How Corvo Became the First European Territory to Achieve Herd Immunity
The Portuguese island of Corvo in the Azores has more than 85% of its population fully vaccinated against COVID-19
Corvo Island’s population started receiving the second dose of the COVID-19 vaccine on Thursday March 11, and is now the first European territory to achieve herd immunity. The mayor of Corvo, José Manuel Silva, made a statement to the news agency, Lusa, emphasizing the historical relevance of the event:
“We don’t always have to be last in everything. In this case, we are the first.”
The Azores Regional Government decided to include the entire population of Corvo’s island over 16 years in the first phase of the vaccination plan against COVID-19, due to the island’s specificities, which has nearly 400 inhabitants and a health center with only one doctor and two nurses.
The first dose was administered to 322 people on February 17, 18, and 24, equivalent, according to the Regional Health Secretariat of the Azores, to more than 95% of the population living in Corvo over 16 years old and about 85% of the entire population of the island.
Unhindered by adverse weather, so often usual in the Azores’ western group, the second batch of vaccines arrived today in Corvo, in a plane that also carried two nurses from São Miguel island, who are supporting the operation.
Most of the population will receive the second dose no later than Friday, 12 March. Still, the process will only be concluded on Wednesday of next week with the vaccination of the last 16 inhabitants.
António Salgado, the island’s m.D, admitted to Lusa that the inhabitants are thrilled, and there is “an atmosphere of celebration in Corvo, from now on, we feel safe.”
Doctor Salgado also emphasized that “Corvo was already a safe island because of its isolation and a certain control maintained over the infection. Still, from now on, it is a redoubled confidence and a redoubled sense of security, both for us health professionals and also for the population.”
Since the beginning of the COVID-19 pandemic, the island has only registered one case of infection by the new coronavirus, diagnosed in January during a screening of travelers. The patient was always asymptomatic and did not transmit the virus to other people, but the case contributed to convincing the most undecided to join the vaccination.
“At the end of this month,” Corvo should achieve herd immunity, added António Salgado, assuring, however, that the island’s population will not “let its guard down,” although it will “certainly live an even more normal life.”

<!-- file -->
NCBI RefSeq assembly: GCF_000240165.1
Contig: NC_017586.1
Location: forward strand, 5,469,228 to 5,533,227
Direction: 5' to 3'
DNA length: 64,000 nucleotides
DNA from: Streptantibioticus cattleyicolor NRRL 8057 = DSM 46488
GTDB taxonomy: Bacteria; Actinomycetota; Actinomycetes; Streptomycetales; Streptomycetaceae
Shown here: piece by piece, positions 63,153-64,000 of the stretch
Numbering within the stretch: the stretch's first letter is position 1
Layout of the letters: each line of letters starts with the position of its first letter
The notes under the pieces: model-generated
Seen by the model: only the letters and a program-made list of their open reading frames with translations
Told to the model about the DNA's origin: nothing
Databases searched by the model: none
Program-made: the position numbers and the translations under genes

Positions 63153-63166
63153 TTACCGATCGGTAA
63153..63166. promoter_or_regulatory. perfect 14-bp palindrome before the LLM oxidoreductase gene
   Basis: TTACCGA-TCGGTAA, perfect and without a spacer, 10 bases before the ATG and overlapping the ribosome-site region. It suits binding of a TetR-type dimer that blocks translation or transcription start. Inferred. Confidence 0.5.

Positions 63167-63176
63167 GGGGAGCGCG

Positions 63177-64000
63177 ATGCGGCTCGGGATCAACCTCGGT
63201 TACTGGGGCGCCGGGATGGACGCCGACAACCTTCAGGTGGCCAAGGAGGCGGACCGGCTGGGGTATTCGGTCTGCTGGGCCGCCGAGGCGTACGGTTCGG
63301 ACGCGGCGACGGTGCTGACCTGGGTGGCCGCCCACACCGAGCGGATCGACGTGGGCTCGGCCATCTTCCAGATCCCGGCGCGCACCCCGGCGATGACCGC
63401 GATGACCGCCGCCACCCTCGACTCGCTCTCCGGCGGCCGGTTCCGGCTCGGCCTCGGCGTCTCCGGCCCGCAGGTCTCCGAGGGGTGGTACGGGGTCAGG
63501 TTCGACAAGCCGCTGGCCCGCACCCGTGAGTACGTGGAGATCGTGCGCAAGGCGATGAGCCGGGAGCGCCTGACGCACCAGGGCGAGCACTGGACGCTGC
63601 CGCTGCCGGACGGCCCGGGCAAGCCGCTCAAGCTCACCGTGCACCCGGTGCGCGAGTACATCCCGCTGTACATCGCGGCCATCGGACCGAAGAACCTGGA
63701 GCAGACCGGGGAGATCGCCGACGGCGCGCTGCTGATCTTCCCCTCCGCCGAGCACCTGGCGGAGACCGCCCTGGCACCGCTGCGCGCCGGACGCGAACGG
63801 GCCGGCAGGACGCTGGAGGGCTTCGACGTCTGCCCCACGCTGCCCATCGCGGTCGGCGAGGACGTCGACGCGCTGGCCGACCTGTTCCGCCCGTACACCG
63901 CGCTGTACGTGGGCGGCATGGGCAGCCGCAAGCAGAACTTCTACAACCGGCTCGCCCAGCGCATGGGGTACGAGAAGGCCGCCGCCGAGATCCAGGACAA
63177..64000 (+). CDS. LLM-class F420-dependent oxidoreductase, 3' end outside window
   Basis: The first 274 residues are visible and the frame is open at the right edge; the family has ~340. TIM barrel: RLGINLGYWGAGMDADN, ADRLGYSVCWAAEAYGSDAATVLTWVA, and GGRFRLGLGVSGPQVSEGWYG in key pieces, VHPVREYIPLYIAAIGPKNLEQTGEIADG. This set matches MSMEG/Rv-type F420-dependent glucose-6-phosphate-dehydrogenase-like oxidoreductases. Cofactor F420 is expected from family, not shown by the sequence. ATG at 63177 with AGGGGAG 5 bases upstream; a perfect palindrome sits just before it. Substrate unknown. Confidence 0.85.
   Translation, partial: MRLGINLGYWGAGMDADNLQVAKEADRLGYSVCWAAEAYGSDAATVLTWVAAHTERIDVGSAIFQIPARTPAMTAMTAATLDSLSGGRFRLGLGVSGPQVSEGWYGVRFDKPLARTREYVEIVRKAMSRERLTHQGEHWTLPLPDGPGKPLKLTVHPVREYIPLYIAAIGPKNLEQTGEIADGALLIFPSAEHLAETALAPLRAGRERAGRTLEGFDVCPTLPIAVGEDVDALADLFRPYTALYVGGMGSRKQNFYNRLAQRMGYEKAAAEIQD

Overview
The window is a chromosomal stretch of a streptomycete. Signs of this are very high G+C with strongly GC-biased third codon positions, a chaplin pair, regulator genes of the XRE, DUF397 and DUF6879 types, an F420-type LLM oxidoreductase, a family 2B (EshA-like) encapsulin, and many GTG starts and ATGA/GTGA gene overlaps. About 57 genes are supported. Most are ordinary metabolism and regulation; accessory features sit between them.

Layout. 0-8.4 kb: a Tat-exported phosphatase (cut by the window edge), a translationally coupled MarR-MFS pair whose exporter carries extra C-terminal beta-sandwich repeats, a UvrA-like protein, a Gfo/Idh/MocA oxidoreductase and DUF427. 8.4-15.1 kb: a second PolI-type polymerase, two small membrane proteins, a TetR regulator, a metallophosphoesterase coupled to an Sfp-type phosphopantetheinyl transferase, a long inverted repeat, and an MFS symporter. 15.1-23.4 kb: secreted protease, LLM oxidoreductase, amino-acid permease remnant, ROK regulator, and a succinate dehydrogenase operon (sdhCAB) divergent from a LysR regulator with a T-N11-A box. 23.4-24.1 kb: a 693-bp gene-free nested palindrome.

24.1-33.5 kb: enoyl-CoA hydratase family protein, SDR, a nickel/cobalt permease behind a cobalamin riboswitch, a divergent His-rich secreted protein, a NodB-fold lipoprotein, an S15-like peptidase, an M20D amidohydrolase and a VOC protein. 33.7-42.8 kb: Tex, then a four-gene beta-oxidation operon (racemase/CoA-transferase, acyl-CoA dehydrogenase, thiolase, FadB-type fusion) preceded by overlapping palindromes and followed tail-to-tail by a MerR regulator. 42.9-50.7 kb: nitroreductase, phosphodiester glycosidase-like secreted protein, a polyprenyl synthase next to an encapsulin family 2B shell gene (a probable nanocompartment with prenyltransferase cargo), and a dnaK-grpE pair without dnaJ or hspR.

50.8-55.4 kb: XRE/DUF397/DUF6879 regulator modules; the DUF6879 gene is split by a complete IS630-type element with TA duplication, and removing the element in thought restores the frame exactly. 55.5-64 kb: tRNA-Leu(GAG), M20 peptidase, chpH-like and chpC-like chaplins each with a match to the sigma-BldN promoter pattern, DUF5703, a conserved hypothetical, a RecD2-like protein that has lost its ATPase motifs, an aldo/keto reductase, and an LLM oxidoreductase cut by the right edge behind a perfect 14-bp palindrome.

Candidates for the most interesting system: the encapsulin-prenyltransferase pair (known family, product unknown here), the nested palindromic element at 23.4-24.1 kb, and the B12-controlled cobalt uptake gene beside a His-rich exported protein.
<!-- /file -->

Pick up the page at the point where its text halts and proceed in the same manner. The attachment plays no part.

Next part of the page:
Corvo was, in fact, one of the rare places in the world that “saw the storm from afar, saw things passing in the distance. We live a life very close to normal”, doctor Salgado told Lusa.
The town mayor added: “It doesn’t mean that it eliminates all the recommendations of the Regional Health Authority, but obviously, it is a feeling of some comfort and some psychological relief, taking into account the resources we have. In a more serious case of COVID, we are five, six, seven hours away from a hospital, and this causes, obviously, some concern in people.”
The mayor is convinced that the vaccination of the entire population of the island, including the less vulnerable, was a “good decision,” considering the scarcity of resources for health care available on the island.
“People, I won’t say they were panicking, but they were quite concerned exactly because they realized that if the virus spread, it could be very complicated, I would even say chaotic.”
One year ago, on March 11, 2020, the World Health Organization declared the coronavirus a pandemic. According to The New York Times, the reckoning is overwhelming, with more than 118 million cases of Covid-19 reported worldwide and more than 2.6 million deaths. The good news is that 316 million vaccine doses have been administered so far.
Last Friday, Corvo became a beacon of hope in the middle of the Atlantic ocean leading the way to a world free from the COVID-19 pandemic threat. May it shine brightly into the future.
Disclaimer: This article is for informational and entertainment purposes only. It only depicts my personal experience and should not be considered Health Advice. Please report to your local health authority for accurate and official guidance.
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